We've heard plenty of rumors, and at this point, we have no reason to doubt that there will be an LG Nexus phone appearing at Google's Android event on October 29th. Now, courtesy of LG's head of Mobile Product Planning at an Optimus Vu launch event in New Delhi, we have an idea of when the phone might roll out. If Indian market availability is any indication, that is. Speaking to IBN Live (an Indian news organization of which CNN owns a 26% share), the exec had this to say:
"Google will unveil the LG Nexus on October 29 and the phone will be available in the Indian markets by the end of November."
The former part of the quote we already knew of course, though at least this is some confirmation from the horse's mouth.
If you're in the market for more storage - be it full-size SD cards, microSD cards, and CompactFlash - today's the day to get the most bang for your buck. Amazon's Gold Box Deal is chock-full of good buys:
As you can see, these aren't random generic memory cards, they're SanDisk Ultra Class 10 SDs and Extreme CFs - so they should be pretty speedy.
European O2 and Vodafone Galaxy S III owners, it's finally your turn to check out Jelly Bean first hand. Following last week's updates on Hutchison Whampoa networks (Three/3/H3G), now O2 and Vodafone joined the party and started pushing out Android 4.1.1 to Galaxy S IIIs in at least the following locations:
O2: United Kingdom, Ireland
Vodafone: United Kingdom, Italy, Czech Republic, Germany
After seeing a deluge of rumors, leaks, and hoax after hoax this season, it looks like we're finally starting to wind down. With Google's Android event a mere 8 days away, it's time to clear away the muck and take a look at what we expect to make an appearance just a couple days before Halloween. Let's start with the stuff we're most confident in and work our way down, shall we?
Complain as some people might, smartphones are getting bigger and bigger. Nothing exemplifies that fact more than phablets like the HTC DLX (or other variants, such as the J Butterfly), Samsung Galaxy Note II, and LG Optimus Vu II. Packing 5"+ displays, powerful CPUs, and 2GB of RAM, these phones aren't for your grandmother.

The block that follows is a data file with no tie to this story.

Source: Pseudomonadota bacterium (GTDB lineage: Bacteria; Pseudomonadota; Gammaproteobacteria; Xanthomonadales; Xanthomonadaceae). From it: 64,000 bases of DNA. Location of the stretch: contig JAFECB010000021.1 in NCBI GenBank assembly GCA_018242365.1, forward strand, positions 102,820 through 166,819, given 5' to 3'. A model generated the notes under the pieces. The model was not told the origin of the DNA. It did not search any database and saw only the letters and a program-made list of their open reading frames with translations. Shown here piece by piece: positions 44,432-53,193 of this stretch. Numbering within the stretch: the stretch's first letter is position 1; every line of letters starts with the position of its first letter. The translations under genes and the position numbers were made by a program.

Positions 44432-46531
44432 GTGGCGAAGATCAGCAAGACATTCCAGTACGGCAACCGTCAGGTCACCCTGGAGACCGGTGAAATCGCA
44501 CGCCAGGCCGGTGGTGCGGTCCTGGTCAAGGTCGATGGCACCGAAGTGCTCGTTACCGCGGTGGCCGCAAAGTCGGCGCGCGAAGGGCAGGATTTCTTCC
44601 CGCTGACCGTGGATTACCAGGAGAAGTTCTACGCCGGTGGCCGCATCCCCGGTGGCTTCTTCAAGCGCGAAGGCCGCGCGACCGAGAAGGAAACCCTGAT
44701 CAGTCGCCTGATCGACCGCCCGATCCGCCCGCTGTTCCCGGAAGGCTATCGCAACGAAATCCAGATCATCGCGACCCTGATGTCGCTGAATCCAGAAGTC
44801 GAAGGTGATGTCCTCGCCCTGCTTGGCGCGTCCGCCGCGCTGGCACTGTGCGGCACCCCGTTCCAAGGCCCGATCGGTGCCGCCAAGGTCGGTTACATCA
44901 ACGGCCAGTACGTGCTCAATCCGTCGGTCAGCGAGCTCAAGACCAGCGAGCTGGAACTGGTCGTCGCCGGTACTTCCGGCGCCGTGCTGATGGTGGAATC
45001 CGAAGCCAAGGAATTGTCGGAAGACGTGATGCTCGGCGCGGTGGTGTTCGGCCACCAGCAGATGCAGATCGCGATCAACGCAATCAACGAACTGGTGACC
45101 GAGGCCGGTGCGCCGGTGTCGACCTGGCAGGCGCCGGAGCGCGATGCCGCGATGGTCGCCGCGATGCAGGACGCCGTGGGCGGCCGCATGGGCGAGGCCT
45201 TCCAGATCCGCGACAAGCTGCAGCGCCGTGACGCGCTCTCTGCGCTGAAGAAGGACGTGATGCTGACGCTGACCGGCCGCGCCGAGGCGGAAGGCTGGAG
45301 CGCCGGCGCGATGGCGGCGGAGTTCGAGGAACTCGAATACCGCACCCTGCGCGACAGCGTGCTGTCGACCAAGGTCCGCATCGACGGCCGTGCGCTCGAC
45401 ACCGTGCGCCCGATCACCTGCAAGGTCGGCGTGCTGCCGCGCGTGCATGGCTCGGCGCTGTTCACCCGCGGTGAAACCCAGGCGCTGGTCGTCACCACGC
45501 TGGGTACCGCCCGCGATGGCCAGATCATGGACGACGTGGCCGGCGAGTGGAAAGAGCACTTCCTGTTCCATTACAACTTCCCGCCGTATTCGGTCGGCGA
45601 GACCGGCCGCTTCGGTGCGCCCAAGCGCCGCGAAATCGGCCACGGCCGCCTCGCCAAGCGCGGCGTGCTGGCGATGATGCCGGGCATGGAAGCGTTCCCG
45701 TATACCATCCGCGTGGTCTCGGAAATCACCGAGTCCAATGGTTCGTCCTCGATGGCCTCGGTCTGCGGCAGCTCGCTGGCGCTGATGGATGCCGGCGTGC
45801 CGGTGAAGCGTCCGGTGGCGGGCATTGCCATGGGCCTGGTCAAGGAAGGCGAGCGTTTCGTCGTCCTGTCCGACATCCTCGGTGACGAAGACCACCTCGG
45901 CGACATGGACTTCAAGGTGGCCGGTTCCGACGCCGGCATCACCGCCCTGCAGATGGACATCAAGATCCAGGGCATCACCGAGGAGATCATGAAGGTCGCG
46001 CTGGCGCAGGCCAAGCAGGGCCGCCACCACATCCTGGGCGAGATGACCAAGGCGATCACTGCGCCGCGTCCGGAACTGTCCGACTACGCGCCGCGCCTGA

Among people who love file managers, there's no doubt that Solid Explorer is a favorite. It's full-featured, intuitive, and powerful. Adding to its already-impressive feature set, it was just updated to version 1.3.8 in the Play Store, bringing along a slew of enhancements that are sure to please the Solid fans among us:
-status bar -special bit flags for file permissions(root only) -fixed freezes when transferring over ftp -fixed a bug causing the files to be deleted instead of moved -quick config popup under jump action -ability to stream media from Dropbox, Box, Google Drive and ZIP files -fixed some issues related to media streaming -manual toggle for system remount (root only) -stability improvements -minor bug fixes
The update is live in the Store now - if you already have Solid installed, you can go ahead and pull it down.
Last week, HTC announced the J Butterfly, a 5" phone with a monster 1080p display (that's 440ppi) mated to a quad-core CPU and 2 GB of RAM. The announcement made it pretty clear that the J Butterfly wasn't coming to the US, but similar devices certainly weren't out of the question.
Now, we're seeing blurrycam photos of what's claimed to be Verizon's variant, dubbed the DLX ("Deluxe"). Sure enough, it's apparently packing similar specs: the same 5" 1080p display, a quad-core CPU, 2GB of RAM, 16GB of storage, 8MP rear shooter and 2MP front.
Welcome to the Android Police Podcast, Episode 32. Don't forget - the Android Police Podcast's live broadcast is every Thursday at 5PM PST (www.androidpolice.com/podcast). The video version of the podcast below is an uncut, unedited edition - and will likely include various verbal expletives, technical snafus, and probably a good 5-10 minutes of pre-podcast banter.
One of the things that makes Fraps so popular among PC gamers is its ability to capture frames per second info in the corner of just about any game, allowing users to monitor and benchmark performance.
Bringing similar functionality to your Android device, FPS Meter shows just how many frames per second any app is running at, and by extension allows you to capture video of that performance with the recording app of your choice.